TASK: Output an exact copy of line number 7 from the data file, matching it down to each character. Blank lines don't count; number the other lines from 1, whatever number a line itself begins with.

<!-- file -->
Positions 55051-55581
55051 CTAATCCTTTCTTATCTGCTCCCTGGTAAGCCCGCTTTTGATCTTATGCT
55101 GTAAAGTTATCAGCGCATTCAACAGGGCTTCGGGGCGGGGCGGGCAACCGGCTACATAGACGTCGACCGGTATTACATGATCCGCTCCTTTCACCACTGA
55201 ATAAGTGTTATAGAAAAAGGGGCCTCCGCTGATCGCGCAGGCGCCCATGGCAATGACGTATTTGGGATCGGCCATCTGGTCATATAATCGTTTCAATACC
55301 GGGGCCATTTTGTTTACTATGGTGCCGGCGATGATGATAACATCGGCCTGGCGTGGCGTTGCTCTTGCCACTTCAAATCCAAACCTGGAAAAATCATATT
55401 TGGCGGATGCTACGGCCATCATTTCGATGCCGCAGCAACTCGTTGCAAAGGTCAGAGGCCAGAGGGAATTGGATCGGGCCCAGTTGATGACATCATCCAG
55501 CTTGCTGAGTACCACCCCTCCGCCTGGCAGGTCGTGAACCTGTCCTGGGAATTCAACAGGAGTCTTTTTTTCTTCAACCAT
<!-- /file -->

55501 CTTGCTGAGTACCACCCCTCCGCCTGGCAGGTCGTGAACCTGTCCTGGGAATTCAACAGGAGTCTTTTTTTCTTCAACCAT